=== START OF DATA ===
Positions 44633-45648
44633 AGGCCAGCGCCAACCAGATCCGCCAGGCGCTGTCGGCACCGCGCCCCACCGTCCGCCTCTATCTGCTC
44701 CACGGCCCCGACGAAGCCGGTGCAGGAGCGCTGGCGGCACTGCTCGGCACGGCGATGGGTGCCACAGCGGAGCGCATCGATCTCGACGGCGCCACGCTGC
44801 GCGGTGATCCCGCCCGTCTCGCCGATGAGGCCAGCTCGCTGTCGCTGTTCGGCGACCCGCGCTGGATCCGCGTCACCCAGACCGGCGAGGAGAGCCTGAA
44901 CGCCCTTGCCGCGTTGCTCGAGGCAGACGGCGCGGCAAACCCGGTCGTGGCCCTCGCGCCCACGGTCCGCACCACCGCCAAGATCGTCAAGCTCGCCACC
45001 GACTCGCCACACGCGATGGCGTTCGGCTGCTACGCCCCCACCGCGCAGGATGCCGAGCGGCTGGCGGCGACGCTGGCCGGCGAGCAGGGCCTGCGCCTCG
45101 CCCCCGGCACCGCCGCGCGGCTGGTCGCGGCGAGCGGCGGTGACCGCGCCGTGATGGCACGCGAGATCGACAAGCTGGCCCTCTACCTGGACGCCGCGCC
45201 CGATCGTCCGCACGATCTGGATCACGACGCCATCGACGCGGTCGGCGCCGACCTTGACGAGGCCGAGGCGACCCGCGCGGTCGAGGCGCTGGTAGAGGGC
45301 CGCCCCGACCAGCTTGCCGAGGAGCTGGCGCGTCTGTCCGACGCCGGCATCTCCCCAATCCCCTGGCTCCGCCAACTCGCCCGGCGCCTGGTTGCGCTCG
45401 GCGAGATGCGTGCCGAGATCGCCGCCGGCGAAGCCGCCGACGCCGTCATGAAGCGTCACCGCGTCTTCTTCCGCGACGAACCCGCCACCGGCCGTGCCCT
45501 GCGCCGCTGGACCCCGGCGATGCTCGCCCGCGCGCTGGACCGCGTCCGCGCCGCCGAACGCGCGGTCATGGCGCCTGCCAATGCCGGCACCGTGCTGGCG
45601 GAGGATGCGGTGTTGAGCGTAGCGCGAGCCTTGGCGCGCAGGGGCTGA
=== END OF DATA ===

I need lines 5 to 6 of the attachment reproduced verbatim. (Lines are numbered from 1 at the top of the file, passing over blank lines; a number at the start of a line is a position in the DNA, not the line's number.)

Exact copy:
44901 CGCCCTTGCCGCGTTGCTCGAGGCAGACGGCGCGGCAAACCCGGTCGTGGCCCTCGCGCCCACGGTCCGCACCACCGCCAAGATCGTCAAGCTCGCCACC
45001 GACTCGCCACACGCGATGGCGTTCGGCTGCTACGCCCCCACCGCGCAGGATGCCGAGCGGCTGGCGGCGACGCTGGCCGGCGAGCAGGGCCTGCGCCTCG